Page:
Click here to submit your comments by the August 30th deadline.

    Thank you!

  • August 17th, 2022

    Where does wilderness show up in literature and spirituality? We’re proud to share 20 minutes of the Bristlecone Firesides podcast to provide some answers to this question.

    Great nature writers such as John Muir, Henry David Thoreau, and Aldo Leopold have written extensively that wilderness contains the salvation of mankind. Wilderness is also a recurring spiritual theme in sacred texts throughout the world. What is this Wilderness and why is it crucial to our spiritual growth? What can we learn about ourselves from understanding this Wildness? Join co-hosts Madison Daniels and Abigail Pinegar to dig in with this engaging conversation that gets to the heart of what draws some individuals to wilderness conservation.

     

    Take action after this episode!

    Subscribe to the Bristlecone Firesides podcast!

     

    Resources:

    Act now with SUWA

    Catch up on Season One

    30×30 Campaign

    The Wilderness Act

    How to Do Nothing by Jenny Odell

    From Wild Man to Wise Man by Richard Rohr

     

    Thank you to our show supporters!

    Wild Utah and Bristlecone Firesides are made possible by the contributing members of SUWA. Thank you for your support!

    Become a SUWA member today and support the Bristlecone Firesides Podcast

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  • August 15th, 2022

    The Bureau of Land Management (BLM) has officially kicked off its management planning process for the restored Grand Staircase-Escalante National Monument and has announced a series of public meetings—two virtual and three in person—where the agency will share information, answer questions, and accept public comment.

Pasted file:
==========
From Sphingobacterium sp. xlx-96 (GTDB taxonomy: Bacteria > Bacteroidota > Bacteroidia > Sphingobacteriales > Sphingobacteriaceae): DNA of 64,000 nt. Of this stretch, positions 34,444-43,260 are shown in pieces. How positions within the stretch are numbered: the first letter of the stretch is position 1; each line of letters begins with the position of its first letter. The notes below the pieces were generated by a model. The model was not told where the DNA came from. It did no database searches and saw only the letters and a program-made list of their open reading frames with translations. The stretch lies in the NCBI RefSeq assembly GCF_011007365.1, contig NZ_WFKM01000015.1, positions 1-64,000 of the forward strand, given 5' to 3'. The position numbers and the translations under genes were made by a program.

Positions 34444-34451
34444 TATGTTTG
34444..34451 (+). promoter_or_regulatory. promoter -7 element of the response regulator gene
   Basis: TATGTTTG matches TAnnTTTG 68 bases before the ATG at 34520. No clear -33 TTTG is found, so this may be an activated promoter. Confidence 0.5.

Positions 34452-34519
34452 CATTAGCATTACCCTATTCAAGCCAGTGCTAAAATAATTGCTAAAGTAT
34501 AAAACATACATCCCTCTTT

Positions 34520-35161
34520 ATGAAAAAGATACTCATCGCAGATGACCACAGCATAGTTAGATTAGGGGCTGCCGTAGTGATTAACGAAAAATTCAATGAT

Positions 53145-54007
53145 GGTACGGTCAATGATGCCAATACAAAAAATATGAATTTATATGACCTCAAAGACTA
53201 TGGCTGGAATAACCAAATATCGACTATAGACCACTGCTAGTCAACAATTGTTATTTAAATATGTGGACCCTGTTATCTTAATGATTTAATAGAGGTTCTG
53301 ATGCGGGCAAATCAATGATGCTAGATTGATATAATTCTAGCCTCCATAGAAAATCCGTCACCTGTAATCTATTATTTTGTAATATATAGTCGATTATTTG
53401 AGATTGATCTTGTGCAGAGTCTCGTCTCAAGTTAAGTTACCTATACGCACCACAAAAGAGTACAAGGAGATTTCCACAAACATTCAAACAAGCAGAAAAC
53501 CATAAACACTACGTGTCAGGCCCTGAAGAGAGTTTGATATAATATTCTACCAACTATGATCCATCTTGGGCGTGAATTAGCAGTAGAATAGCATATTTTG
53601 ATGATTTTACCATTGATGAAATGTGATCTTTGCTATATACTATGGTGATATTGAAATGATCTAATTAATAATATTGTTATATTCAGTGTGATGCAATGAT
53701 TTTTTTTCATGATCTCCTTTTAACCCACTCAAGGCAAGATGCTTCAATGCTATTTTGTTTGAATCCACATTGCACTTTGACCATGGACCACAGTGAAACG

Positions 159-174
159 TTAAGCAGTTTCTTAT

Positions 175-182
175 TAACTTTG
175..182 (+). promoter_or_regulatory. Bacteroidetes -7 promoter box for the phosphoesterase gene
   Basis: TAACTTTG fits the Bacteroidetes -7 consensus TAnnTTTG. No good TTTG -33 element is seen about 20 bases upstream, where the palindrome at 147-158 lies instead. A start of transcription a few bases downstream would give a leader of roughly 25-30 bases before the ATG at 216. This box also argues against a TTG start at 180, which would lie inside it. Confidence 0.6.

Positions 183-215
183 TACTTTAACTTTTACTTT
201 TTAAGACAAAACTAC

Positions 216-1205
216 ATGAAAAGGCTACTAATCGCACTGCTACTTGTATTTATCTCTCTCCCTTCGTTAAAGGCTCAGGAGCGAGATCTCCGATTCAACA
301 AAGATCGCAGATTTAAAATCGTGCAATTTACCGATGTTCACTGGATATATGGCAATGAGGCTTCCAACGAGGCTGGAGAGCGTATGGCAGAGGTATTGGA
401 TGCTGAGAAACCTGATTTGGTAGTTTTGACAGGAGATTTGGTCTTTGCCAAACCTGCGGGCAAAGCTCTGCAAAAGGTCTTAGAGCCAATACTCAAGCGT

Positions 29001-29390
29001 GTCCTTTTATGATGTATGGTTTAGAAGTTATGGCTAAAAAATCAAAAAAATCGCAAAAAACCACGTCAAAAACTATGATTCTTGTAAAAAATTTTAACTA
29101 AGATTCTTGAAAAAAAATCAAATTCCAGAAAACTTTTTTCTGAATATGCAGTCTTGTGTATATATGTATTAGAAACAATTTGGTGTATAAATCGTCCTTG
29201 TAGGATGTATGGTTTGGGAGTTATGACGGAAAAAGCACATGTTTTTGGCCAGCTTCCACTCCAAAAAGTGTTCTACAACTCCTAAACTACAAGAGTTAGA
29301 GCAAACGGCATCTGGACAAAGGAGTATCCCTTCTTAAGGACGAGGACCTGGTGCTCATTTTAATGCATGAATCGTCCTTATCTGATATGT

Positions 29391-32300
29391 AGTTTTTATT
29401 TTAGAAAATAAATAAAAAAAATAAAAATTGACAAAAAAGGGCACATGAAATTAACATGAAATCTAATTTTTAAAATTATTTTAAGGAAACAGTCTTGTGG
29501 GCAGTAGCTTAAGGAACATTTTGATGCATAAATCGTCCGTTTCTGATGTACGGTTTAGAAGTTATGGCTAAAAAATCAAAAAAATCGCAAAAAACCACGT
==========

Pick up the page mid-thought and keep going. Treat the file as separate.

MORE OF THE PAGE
While the restoration of Grand Staircase-Escalante last October was truly a cause for celebration, the devil is always in the details when it comes to honoring the letter and spirit of a monument’s proclamation. That’s why it’s so important that people like you, who know and love this wild landscape, take time to participate in the planning process.

    The BLM’s virtual public meetings are scheduled as follows:

    If you live in Utah or happen to be visiting, please consider attending one of the following in-person meetings:

    • Aug. 24, from 6–8 pm at the Escalante Showhouse, 50 W Main St, Escalante, Utah
    • Aug. 31, from 6–8 pm at the Kanab Center, Ballroom C, 20 N 100 E, Kanab, Utah
    • Sept. 7, from 6–8 pm at the Panguitch Elementary School Gymnasium, 110 S 100 W, Panguitch, Utah

    Grand Staircase- Escalante National Monument. Copyright Jeff Foott

    We are currently in the “scoping” phase of the planning process, which means the BLM is actively seeking input on the range of issues it should consider as it develops a draft plan. The upcoming meetings are a great opportunity to learn how the process works, ask questions, and get a sense of how the agency intends to manage recreation, cultural and paleontological resources, native wildlife, natural dark skies, and other “objects and values” which the monument was established to protect.

    Though the agency will accept public input at these meetings, the comment period extends through September 27th. We’ll be in touch again soon with more information and suggested points to raise in your comments. We’ll also keep you posted on the planning process for Bears Ears National Monument, which is expected to launch soon.